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    • "Several newer PIs show fewer metabolic side effects than have been observed for ritonavir-boosted lopinavir (LPV/r) or ritonavir (RTV) in therapeutic dosage [24,32-35,38-41]. Especially atazanavir (ATV) so far has shown a relatively favourable lipid profile [42-45]. Saquinavir (SQV) as well has been observed to have few negative effects on the serum lipids [46-49]. "
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    ABSTRACT: One focus in the medical care of HIV-infected patients today is cardiovascular risk reduction. Metabolic disturbances occur frequently in patients taking protease inhibitors (PI) and are a major risk factor for atherosclerosis. With few published head-to-head studies substance-specific differences concerning metabolic effects are insufficiently defined. Therefore this cohort study directly compared the metabolic profiles of boosted atazanavir (ATV/r), fosamprenavir (FPV/r) and saquinavir (SQV/r). Data from a cohort of 124 HIV patients initiating a boosted regimen with one of the PIs at the University of Munich (LMU) infectious diseases outpatient clinic were retrospectively analyzed. The main outcome measures were median absolute total cholesterol levels and median relative change of total cholesterol levels after six months of PI-therapy. A multivariate linear regression model was built to identify and control for potential confounders of the association between PI-therapy and serum cholesterol level. 84 patients were treated with ATV/r, 23 patients received FPV/r and 17 patients SQV/r. Demographically the cohort constituted a representative sample of HIV-infected patients in Germany. There were no statistically significant differences between the comparison groups at baseline. - After six months of therapy median serum cholesterol in the ATV/r group dropped significantly from 204 mg/dl to 186 mg/dl, while in the FPV/r and SQV/r groups a rise in serum cholesterol levels was observed from 179 mg/dl to 204 mg/dl and from 173 mg/dl to 209 mg/dl respectively. The multivariate linear regression model identified a significant interaction between BMI at baseline and treatment with FPV/r: patients with higher BMI showed more prominent increases in serum cholesterol while taking FPV/r compared to patients with lower BMI. This cohort study demonstrated the most favourable impact on serum cholesterol levels and thus cardiovascular risk for ATV/r compared to FPV/r and SQV/r under real-life conditions. Given the statistical interaction detected between FPV/r and BMI further studies assessing metabolic profiles of different antiretroviral drugs in specific patient populations are urgently needed.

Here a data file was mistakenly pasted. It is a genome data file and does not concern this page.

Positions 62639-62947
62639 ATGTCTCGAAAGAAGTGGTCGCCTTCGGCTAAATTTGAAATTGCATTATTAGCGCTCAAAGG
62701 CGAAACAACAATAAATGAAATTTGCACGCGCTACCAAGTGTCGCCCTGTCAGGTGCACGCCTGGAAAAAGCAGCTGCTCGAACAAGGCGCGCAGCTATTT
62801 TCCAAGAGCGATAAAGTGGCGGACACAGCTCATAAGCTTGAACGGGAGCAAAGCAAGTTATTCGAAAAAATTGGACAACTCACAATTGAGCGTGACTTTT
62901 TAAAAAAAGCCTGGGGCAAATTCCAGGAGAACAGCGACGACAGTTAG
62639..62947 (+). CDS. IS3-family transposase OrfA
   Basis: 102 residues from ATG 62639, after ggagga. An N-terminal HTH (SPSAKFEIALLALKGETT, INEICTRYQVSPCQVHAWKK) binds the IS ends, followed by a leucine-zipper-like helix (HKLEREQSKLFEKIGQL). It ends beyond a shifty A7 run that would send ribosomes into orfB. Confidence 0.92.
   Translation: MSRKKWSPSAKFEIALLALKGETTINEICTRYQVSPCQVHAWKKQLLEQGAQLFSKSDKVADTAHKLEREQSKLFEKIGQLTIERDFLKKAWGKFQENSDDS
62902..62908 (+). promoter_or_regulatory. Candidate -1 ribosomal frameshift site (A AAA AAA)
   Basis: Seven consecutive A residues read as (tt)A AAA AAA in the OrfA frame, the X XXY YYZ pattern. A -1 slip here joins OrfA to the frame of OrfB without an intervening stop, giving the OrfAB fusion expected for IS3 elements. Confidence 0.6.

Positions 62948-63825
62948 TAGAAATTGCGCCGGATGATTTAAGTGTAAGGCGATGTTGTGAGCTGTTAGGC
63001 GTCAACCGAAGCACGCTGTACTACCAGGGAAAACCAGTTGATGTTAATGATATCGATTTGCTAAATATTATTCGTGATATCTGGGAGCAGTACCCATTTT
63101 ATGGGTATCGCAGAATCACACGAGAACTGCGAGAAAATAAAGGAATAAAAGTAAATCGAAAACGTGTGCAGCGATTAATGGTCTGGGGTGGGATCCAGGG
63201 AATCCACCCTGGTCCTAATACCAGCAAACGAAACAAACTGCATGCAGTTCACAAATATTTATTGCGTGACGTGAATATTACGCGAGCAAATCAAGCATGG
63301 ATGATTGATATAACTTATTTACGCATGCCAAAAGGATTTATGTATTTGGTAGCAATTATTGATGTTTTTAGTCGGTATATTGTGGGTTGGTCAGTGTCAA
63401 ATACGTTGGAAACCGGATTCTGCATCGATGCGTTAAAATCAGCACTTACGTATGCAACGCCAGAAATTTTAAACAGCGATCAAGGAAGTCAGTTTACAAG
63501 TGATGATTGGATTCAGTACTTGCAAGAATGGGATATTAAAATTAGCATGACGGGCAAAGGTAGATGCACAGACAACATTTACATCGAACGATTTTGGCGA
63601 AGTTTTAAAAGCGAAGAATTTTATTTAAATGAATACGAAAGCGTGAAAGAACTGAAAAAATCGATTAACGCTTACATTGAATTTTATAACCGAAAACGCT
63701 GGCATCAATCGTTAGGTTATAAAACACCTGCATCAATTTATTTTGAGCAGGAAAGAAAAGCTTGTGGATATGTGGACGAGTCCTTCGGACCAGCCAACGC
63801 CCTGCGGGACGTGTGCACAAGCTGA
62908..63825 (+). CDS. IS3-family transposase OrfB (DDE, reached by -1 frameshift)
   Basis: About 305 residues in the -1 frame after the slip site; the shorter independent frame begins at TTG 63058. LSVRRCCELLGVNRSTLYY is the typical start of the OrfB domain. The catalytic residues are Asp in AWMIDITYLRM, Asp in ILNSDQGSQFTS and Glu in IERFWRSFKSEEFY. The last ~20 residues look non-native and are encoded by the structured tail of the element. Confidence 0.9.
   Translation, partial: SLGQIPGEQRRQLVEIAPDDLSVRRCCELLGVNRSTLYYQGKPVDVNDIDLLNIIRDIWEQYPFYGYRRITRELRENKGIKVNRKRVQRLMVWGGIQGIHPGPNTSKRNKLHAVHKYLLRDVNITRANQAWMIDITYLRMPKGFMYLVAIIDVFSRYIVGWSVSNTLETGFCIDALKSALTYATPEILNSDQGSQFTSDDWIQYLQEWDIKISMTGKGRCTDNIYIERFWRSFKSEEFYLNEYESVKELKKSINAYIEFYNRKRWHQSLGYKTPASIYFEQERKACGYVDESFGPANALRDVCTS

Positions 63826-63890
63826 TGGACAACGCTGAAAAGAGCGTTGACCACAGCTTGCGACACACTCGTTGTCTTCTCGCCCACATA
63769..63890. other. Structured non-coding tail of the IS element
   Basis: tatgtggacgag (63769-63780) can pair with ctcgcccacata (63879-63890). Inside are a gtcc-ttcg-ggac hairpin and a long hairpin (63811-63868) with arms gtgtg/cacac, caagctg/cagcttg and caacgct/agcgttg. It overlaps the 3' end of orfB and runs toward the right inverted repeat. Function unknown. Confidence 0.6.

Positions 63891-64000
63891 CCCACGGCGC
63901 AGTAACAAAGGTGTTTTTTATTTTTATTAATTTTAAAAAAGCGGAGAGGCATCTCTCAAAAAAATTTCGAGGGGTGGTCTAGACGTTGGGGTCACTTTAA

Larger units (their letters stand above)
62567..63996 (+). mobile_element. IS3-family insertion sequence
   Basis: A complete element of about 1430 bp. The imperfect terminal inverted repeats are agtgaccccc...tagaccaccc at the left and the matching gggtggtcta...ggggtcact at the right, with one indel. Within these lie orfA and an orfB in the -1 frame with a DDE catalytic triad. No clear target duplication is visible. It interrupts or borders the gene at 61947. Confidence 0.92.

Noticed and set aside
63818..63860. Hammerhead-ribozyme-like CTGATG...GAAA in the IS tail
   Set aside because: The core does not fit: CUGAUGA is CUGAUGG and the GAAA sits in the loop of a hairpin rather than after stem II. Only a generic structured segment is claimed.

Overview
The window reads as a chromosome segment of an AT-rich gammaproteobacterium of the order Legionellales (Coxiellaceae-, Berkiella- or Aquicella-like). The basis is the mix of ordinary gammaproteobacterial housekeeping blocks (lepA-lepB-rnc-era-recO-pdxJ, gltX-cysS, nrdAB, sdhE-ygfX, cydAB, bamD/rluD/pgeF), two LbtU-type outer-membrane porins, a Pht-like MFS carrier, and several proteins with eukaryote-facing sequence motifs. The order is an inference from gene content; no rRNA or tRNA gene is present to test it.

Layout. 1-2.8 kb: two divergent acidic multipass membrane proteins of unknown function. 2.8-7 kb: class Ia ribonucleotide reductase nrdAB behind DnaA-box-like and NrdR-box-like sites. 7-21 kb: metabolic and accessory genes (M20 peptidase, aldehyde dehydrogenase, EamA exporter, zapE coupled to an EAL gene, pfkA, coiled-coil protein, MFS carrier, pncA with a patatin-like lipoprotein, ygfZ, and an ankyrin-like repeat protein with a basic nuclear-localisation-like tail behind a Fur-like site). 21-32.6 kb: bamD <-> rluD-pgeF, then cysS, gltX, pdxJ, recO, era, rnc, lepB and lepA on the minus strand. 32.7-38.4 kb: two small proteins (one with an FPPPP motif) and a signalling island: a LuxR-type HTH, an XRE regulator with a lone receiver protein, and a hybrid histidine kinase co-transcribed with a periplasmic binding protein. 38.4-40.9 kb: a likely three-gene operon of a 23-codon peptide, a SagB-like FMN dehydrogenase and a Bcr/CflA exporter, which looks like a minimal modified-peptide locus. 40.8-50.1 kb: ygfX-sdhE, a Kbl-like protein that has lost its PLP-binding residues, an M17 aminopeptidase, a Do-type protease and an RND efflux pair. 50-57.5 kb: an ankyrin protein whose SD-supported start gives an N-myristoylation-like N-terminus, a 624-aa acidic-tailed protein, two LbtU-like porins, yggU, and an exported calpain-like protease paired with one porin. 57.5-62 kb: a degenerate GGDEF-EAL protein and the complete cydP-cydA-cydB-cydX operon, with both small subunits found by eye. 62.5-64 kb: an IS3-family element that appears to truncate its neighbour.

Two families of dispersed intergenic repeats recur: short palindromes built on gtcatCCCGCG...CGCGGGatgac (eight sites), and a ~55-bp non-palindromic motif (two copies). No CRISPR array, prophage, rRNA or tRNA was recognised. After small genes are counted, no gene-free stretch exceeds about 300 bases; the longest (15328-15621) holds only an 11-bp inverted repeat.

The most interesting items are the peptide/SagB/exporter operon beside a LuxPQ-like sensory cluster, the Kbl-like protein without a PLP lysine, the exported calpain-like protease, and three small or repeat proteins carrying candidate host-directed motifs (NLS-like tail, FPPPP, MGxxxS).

Preview · Article · Feb 2011 · European journal of medical research